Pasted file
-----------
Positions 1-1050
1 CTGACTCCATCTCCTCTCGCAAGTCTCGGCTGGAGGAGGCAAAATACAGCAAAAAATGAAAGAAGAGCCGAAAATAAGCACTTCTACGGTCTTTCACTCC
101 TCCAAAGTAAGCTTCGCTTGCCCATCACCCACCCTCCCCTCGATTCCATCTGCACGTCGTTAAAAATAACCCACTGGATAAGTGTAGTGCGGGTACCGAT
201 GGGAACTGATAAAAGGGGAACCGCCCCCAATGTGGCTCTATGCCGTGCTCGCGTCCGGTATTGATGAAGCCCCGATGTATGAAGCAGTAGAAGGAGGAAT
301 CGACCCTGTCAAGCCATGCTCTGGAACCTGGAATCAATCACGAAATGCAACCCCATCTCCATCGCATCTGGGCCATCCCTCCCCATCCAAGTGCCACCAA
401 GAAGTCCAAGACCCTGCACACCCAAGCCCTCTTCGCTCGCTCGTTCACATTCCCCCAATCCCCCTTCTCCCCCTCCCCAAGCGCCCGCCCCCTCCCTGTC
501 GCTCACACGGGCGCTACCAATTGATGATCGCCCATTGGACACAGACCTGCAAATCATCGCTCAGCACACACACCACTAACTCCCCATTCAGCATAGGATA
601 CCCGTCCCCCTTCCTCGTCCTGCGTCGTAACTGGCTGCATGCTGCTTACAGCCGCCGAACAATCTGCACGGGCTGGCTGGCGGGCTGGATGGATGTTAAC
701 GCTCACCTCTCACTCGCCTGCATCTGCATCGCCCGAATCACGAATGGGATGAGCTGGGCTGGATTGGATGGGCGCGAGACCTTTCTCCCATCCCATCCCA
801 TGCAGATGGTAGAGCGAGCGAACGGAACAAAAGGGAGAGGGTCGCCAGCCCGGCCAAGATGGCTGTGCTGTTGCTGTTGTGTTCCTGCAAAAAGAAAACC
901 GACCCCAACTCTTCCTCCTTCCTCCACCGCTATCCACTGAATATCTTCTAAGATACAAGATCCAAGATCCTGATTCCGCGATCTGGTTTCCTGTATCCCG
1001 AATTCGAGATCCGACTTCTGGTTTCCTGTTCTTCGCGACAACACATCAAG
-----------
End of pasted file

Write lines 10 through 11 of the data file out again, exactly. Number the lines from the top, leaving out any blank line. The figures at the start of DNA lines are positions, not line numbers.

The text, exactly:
801 TGCAGATGGTAGAGCGAGCGAACGGAACAAAAGGGAGAGGGTCGCCAGCCCGGCCAAGATGGCTGTGCTGTTGCTGTTGTGTTCCTGCAAAAAGAAAACC
901 GACCCCAACTCTTCCTCCTTCCTCCACCGCTATCCACTGAATATCTTCTAAGATACAAGATCCAAGATCCTGATTCCGCGATCTGGTTTCCTGTATCCCG